You can continue to dissect your process by breaking down each step (like we did with losing a pound per week) and asking if it’s believable, attainable, and realistic for your lifestyle. The more we break things down the easier it is to set these goals that will become reality.

Step 4: Build a plan

Workout Plan

Now it’s time to finally get a plan built. We’ve assessed our mental state, identified our current status and situation, and we have an idea about breaking down our big goal into smaller, realistic pieces. Consider the bulk of your homework done and now all we have to do is fit the puzzle together for a kick-butt plan of action.

You should be feeling good right about now so go grab that pen and paper again and start to list out your steps. Let’s take the losing 20 pounds in six months example and get a few ideas down to get things in motion.

  1. Don’t reinvent the wheel. Take your current diet and choose one thing per week to change. Start small and go from there. It could be eliminating sugary soft drinks, transforming one meal into an ultimate healthy one (I like to start with breakfast), increasing protein, eliminating fast food, etc. These aren’t monumental overhauls. They’re just small tweaks that will build over time.
  2. Keep notes. Write down your meals, keep track of hiccups in the road, and write down everything you think is important from going out to eat to your mood. If you do encounter any bumps in the road don’t fret and definitely don’t be an I’ll-just-start-over-on-Monday type. We all screw up. Just pick up where you left off and press on.
  3. Every two weeks do a review. How are things going? Are you weighing yourself? Do you expect the scale to drift downward? If it’s hanging steady are you possibly building muscle and losing fat at the same time? It’s definitely possible. Keeping a close eye on your progress is a guarantee that you’ll keep your head in the game.
  4. Adjust only one or two things at a time. Diet hopping and constantly overhauling will get you nowhere fast. Trust your plan of action. Adjust one thing and let it ride for a week or two. Maybe you need to increase protein slightly, or reduce fat intake, or maybe increase carbs a little to kickstart things a bit better around your workouts. Whatever it may be just stay even keel and adjust purposely and gradually.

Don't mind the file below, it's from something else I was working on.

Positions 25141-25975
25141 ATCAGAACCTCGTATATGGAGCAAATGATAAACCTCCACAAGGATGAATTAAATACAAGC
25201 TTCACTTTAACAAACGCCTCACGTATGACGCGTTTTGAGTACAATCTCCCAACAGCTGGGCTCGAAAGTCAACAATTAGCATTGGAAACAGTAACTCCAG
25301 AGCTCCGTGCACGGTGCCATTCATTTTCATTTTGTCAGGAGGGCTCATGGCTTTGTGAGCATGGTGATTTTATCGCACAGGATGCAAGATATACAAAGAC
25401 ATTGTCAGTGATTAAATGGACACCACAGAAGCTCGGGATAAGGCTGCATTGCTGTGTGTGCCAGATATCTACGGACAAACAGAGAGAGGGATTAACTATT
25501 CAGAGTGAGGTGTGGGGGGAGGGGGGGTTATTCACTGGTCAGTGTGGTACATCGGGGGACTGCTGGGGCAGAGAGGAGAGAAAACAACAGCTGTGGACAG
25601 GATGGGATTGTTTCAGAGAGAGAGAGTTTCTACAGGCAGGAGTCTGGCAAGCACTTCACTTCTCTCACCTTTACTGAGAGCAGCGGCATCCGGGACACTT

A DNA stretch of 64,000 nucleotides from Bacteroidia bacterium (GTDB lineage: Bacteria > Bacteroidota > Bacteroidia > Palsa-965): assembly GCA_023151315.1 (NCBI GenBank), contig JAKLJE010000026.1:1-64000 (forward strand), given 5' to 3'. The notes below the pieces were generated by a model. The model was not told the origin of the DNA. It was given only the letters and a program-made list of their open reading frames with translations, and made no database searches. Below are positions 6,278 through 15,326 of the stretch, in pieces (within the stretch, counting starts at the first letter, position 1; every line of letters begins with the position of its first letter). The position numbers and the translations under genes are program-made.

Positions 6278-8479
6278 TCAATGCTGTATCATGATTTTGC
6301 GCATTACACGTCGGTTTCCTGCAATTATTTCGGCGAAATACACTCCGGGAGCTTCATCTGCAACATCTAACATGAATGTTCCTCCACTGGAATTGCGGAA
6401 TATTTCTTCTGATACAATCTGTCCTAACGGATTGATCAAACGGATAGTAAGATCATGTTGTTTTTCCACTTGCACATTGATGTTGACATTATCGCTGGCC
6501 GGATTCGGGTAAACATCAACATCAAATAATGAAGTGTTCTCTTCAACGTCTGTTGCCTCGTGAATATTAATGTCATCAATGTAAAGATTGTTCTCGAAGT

5. Take a break. Let’s be real. We can’t stay on the proverbial diet carousel forever. Burnout would be inevitable for even the most diehard dieter. We all need a break every now and again without the added burden of guilt. Again, use your head. Common sense rules and now’s not the time to go overboard. A cheat meal or two per week would be plenty. And I’ll let you in on a little secret. When you’re on cruise control with your diet and are hitting all of your high points, you’ll be very eager and ready to jump back on the diet once you’ve had a cheat meal or two. Trust me.

Step 5: Steady as she goes

Remember the tortoise and the hare story? Yeah, slow and steady wins the race. This is no more apparent than in the world of physique building and getting lean. Forget the fad diets, the “guaranteed” programs, and quick fixes. Play the long game. This isn’t a sprint, it’s an adoption of a new and improved lifestyle. One that, hopefully, you’ll keep for years to come.

Even if you “fail” to reach your goal completely, don’t fret. As long as you’re moving one step forward each day you’ll be in a better place. Let’s say you only lost 10 pounds in that six month period. Is that really failure? Is that a devastating loss? Picture yourself six more months down the road and 10 more pounds lost for a total of 20 for the year.

Now if you never even tried you’d be in the same shape as you are now. But a year from now you are sans 20 pounds. Your choice. Slow and steady my friend.

In closing

Pop quiz. What’s missing from everything I told you?

The fact that getting lean after forty isn’t all that different than it was at thirty. Sure, you’ll need to keep things in check much more than before, but the advantage now is that you’ll learn what works, what doesn’t, and what you need to do to right the ship when things go south.

Make forty and beyond the best yet.